Human Rights Defenders Coalition (HRDC) has asked the Office of the Ombudsman to investigate reports that National Oil Company of Malawi (Nocma) has bloated police security for its deputy chief executive officer (CEO) Helen Buluma.
The Nation reported on Saturday that Nocma was spending K3.9 million every month on paying five police officers and meeting costs of their three guns to provide security for Buluma.
A letter to the office of the Ombudsman, which HRDC Chairperson Gift Trapence has signed, indicates that the provision of extra security is out of Buluma’s entitlements— all of which are met by the tax payer.
“HRDC has received reports of allegations that the Deputy Chief Executive Officer for National Oil Company of Malawi is now personally being guarded by an armed police officer and that other officers also guard her residence in Lilongwe, a benefit which we are reliably informed is outside her entitlement.
“The Nocma deputy is allegedly reported to be using tax payers’ money in paying for the services. HRDC finds the reports, if proved to be true, to be tantamount to abuse of office by a public officer.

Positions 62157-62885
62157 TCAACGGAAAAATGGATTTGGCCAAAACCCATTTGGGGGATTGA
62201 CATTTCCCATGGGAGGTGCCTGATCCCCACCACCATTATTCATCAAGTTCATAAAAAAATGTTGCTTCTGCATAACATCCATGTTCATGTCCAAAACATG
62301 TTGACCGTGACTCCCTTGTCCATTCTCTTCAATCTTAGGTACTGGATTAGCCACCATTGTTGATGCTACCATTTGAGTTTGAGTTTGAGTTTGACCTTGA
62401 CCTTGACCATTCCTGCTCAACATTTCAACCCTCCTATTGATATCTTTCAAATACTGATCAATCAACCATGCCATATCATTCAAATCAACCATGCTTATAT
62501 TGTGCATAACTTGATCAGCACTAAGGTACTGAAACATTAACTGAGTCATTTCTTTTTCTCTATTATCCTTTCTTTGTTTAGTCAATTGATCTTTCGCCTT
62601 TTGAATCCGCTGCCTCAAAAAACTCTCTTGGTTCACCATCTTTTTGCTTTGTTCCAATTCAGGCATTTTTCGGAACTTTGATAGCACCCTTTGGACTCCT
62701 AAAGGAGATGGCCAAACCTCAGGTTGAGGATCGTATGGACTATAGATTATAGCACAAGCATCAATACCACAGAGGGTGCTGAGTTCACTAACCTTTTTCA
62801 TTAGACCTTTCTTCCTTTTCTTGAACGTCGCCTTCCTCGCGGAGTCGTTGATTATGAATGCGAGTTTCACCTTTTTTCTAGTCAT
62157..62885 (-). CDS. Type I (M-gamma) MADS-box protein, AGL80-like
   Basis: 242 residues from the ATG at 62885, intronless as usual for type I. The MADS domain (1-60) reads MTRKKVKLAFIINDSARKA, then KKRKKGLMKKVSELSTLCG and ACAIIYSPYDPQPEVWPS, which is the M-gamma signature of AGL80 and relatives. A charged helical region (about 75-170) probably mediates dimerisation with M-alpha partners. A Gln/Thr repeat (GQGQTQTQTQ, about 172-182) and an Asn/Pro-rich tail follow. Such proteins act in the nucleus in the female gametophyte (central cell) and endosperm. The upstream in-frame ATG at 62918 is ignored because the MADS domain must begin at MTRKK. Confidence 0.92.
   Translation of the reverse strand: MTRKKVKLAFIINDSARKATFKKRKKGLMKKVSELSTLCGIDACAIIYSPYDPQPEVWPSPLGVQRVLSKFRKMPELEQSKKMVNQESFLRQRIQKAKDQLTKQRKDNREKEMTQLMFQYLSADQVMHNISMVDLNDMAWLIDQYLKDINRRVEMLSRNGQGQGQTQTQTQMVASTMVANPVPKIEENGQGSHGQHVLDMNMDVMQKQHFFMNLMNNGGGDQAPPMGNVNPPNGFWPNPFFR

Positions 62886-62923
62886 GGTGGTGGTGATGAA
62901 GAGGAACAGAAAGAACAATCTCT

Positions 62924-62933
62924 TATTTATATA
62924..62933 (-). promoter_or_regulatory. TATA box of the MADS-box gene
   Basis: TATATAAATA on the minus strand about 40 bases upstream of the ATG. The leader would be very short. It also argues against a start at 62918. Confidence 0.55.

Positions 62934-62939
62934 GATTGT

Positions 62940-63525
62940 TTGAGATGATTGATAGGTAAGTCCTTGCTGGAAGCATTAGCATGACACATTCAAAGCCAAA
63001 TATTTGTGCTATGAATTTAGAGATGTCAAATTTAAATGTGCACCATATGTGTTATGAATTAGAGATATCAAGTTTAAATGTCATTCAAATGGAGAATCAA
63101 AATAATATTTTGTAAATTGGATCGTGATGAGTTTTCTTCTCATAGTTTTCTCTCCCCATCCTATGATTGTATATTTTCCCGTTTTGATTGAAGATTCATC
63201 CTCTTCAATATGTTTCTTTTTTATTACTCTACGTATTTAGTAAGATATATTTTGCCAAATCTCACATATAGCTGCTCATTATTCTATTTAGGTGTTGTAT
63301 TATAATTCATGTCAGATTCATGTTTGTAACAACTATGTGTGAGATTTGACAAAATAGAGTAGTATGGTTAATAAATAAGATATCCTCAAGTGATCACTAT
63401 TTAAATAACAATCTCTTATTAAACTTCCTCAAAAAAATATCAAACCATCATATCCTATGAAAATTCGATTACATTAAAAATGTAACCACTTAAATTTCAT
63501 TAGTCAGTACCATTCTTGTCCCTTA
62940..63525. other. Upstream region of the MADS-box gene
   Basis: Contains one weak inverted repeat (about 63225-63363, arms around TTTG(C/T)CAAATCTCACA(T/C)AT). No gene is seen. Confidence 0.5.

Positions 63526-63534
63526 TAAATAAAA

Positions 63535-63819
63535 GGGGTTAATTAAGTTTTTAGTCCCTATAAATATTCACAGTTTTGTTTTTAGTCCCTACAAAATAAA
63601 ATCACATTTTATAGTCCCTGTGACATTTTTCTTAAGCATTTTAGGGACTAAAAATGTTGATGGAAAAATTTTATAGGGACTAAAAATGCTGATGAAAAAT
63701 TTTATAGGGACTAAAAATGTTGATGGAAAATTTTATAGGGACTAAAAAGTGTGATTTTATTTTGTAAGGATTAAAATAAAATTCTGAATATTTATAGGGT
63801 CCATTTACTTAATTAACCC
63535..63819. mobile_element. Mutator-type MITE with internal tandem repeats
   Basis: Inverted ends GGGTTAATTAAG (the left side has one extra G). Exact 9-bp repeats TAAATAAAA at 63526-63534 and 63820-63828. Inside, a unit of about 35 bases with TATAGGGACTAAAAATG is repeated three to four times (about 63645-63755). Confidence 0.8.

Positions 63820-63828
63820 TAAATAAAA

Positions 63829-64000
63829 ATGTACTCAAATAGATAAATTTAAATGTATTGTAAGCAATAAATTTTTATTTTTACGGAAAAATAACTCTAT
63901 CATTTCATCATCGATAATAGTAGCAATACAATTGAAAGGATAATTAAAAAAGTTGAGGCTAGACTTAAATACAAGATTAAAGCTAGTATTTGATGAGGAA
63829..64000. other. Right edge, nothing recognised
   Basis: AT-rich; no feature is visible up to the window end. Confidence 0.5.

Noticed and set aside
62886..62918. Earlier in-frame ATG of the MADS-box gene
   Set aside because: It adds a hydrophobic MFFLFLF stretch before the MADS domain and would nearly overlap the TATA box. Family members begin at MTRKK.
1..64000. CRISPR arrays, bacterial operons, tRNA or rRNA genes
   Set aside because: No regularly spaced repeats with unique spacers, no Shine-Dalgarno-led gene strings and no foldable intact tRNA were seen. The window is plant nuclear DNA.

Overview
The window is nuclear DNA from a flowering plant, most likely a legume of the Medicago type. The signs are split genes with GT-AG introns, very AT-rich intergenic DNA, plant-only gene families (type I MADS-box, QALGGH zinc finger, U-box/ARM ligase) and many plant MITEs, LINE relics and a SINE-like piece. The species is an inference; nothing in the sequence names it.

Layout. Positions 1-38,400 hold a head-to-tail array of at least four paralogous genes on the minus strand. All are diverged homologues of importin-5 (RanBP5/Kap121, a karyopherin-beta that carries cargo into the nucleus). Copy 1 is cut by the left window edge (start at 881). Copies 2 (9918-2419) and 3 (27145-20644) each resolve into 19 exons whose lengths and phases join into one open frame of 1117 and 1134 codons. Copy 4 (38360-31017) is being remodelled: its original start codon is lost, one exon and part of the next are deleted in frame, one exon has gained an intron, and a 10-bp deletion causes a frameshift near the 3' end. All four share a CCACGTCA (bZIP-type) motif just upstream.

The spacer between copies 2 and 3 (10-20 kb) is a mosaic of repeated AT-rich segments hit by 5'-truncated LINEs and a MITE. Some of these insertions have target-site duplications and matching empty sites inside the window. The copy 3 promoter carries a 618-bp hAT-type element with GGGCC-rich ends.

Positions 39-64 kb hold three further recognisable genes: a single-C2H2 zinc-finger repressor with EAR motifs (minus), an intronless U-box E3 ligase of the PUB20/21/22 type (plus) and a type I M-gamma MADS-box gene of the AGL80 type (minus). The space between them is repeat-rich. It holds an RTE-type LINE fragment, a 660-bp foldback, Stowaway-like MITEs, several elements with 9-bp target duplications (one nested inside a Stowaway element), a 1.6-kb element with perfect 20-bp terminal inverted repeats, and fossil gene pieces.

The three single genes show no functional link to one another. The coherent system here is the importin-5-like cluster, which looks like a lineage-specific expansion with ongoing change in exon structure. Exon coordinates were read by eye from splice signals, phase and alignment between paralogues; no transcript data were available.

“HRDC is, therefore, requesting your good office to probe this allegation to its logical conclusion as a matter of urgency. Reports of abuse of office are a serious offence especially when hard-earned tax payers money is at the centre of it all. HRDC and well-meaning Malawians are looking forward to see[ing] your office carrying out an
investigation to get to the bottom of this matter,” the letter reads.
Office of the Ombudsman spokesperson Arthur Semba confirmed receiving the letter, saying it would be treated like any other tip they receive.
“I can confirm. We received it on Friday. Usual assessment on admissibility of the complaint will follow. If we find we have jurisdiction we shall proceed with appropriate investigative steps,” he said.